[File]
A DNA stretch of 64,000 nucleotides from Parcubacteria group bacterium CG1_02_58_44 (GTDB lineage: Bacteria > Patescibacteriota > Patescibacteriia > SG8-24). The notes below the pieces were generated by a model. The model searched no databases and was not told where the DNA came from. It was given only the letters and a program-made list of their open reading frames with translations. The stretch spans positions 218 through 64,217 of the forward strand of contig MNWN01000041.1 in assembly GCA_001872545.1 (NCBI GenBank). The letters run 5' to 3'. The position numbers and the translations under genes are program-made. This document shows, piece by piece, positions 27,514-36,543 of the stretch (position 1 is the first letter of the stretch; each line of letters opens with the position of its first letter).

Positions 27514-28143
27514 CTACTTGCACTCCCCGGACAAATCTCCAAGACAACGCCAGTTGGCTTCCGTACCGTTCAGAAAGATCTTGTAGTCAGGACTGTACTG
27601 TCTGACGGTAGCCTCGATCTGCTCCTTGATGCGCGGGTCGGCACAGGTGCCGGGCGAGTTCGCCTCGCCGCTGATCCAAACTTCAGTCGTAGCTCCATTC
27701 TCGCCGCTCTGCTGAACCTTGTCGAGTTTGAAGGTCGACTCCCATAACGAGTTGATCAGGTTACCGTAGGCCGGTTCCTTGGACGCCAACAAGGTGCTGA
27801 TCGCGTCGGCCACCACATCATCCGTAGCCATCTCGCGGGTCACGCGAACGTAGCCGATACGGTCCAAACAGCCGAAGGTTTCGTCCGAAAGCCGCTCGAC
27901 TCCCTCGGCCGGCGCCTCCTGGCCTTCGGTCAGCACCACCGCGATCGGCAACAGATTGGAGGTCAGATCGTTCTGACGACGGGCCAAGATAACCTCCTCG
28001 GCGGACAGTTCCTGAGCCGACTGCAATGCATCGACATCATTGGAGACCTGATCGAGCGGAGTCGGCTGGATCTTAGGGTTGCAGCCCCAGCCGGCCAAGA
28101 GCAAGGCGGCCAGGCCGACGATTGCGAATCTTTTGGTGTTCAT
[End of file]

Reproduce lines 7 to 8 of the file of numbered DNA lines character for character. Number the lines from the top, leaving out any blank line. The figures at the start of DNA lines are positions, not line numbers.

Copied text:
27901 TCCCTCGGCCGGCGCCTCCTGGCCTTCGGTCAGCACCACCGCGATCGGCAACAGATTGGAGGTCAGATCGTTCTGACGACGGGCCAAGATAACCTCCTCG
28001 GCGGACAGTTCCTGAGCCGACTGCAATGCATCGACATCATTGGAGACCTGATCGAGCGGAGTCGGCTGGATCTTAGGGTTGCAGCCCCAGCCGGCCAAGA